In one of his messages on October 30, 1998, Mel Wolfson wanted to learn
about Nowy Sacz.
The first historical mention of Jews in the town was in 1409. (According to
my Gazetteer the town was founded in 1204.) During the 19th century a famous
Rabbi, Chaim Ben Arieh Lejb Halberstam lived there. About 150,000 Jews lived in
the city and nearby towns before WWI. Most of these were carted off to Belzec
and exterminated. There were also about 25,000 people buried in the area,
groups of whom were executed en masse. The synagogue was abandoned. (This
information comes largely >from Joram Kagan, Poland's Jewish Heritage,
(Hippocrene Books, 1992). However, another book, Ruth Gruber "Jewish
Heritage Travel," (John Wiley & Sons,Inc.1994) says that "[t]he main
synagogue, built in 1746, is now an art gallery." I don't know whether the one
in the Kagan book is the same as that in the Gruber book.)
There are two Yizkor (memorial) books concerning Nowy Sacz:
Le-sekher kehilat Tsants [In memory of the Community of Tsants]. Ed.
Ya'ahovi Tefuhah. Jerusalem: Bet ha-sefer ha-tikhon ha-dati la-banot Oylinsh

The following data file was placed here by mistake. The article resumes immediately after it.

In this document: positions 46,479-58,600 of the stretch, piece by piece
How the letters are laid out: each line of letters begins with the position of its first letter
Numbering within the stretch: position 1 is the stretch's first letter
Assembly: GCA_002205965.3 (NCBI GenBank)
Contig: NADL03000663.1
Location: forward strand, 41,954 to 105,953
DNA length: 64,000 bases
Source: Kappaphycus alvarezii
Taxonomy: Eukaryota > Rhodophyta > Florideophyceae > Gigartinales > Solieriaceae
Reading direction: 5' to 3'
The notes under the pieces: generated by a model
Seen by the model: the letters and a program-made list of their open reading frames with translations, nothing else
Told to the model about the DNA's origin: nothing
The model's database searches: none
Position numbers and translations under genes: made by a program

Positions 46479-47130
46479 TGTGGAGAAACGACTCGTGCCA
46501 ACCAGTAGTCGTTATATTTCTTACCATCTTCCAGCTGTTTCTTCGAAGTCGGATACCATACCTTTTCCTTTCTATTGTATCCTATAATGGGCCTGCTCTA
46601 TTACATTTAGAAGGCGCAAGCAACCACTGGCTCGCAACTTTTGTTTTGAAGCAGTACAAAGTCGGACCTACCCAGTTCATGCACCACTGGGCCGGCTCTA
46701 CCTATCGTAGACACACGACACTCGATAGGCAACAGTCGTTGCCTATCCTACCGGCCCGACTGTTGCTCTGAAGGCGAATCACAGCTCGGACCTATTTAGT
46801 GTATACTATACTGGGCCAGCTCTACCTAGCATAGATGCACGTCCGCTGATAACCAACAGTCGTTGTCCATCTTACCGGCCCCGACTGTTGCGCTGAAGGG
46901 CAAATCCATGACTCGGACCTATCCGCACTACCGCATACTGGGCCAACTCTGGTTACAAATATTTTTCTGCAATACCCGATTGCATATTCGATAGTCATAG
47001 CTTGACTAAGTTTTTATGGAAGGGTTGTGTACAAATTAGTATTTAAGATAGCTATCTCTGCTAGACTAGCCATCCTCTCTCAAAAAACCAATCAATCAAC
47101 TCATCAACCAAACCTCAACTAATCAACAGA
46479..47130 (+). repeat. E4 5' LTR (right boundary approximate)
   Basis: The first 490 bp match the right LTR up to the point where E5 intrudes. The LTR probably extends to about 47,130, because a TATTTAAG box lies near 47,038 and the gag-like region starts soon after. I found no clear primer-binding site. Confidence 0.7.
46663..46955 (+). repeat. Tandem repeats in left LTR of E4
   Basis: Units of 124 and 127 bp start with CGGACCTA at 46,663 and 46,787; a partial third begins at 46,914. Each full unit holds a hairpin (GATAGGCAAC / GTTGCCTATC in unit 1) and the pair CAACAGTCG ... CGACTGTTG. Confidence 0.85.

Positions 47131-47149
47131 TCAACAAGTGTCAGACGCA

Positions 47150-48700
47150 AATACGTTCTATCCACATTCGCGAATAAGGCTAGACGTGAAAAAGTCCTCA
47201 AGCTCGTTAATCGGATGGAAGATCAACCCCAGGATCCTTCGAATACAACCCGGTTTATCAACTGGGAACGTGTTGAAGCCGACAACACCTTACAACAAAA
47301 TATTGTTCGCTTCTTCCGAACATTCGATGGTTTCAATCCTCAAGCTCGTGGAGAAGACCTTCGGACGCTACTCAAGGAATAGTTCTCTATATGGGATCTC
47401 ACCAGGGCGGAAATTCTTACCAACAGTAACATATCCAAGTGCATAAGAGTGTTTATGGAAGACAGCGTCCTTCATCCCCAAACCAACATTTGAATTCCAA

di Rotshild, (1967/68). In Hebrew.
Sefer Sants [The Book of the Jewish Comunity of Nowy Sacz, Ed. R.
Mahler, New York: Former Residents of Sants in New York, 1970. In Hebrew and
(Again, according to my old gazetteer, during WWII, when the Germans
occupied it, it was called "Neu Sandez." There was or is a salmon hatchery,
probably on the Dunajee River,and there was or is manufacturing of tools,
chemicals , cement and bricks; flour milling and lumbering. There are nearby
brown coal deposits.)
When YIVO reopens next year, one of the staff might be able to tell Mr.
Wolfson whether there is a Sants Society and maybe even the name of a person
to whom Mr.Wolfson should write for more information, but I am almost certain
other Jewishgenner will write to him and tell him what they know.